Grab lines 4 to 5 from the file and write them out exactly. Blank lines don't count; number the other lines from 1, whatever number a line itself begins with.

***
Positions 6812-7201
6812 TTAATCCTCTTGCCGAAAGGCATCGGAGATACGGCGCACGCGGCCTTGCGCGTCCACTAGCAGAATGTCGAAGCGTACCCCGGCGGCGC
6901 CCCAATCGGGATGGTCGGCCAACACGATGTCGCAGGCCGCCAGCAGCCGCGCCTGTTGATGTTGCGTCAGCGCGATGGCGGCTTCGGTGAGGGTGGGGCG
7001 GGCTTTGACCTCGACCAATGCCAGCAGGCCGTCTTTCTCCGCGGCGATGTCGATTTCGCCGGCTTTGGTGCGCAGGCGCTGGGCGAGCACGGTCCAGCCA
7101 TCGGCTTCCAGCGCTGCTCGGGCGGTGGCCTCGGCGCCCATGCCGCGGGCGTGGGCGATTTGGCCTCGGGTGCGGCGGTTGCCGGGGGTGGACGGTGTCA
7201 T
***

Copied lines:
7001 GGCTTTGACCTCGACCAATGCCAGCAGGCCGTCTTTCTCCGCGGCGATGTCGATTTCGCCGGCTTTGGTGCGCAGGCGCTGGGCGAGCACGGTCCAGCCA
7101 TCGGCTTCCAGCGCTGCTCGGGCGGTGGCCTCGGCGCCCATGCCGCGGGCGTGGGCGATTTGGCCTCGGGTGCGGCGGTTGCCGGGGGTGGACGGTGTCA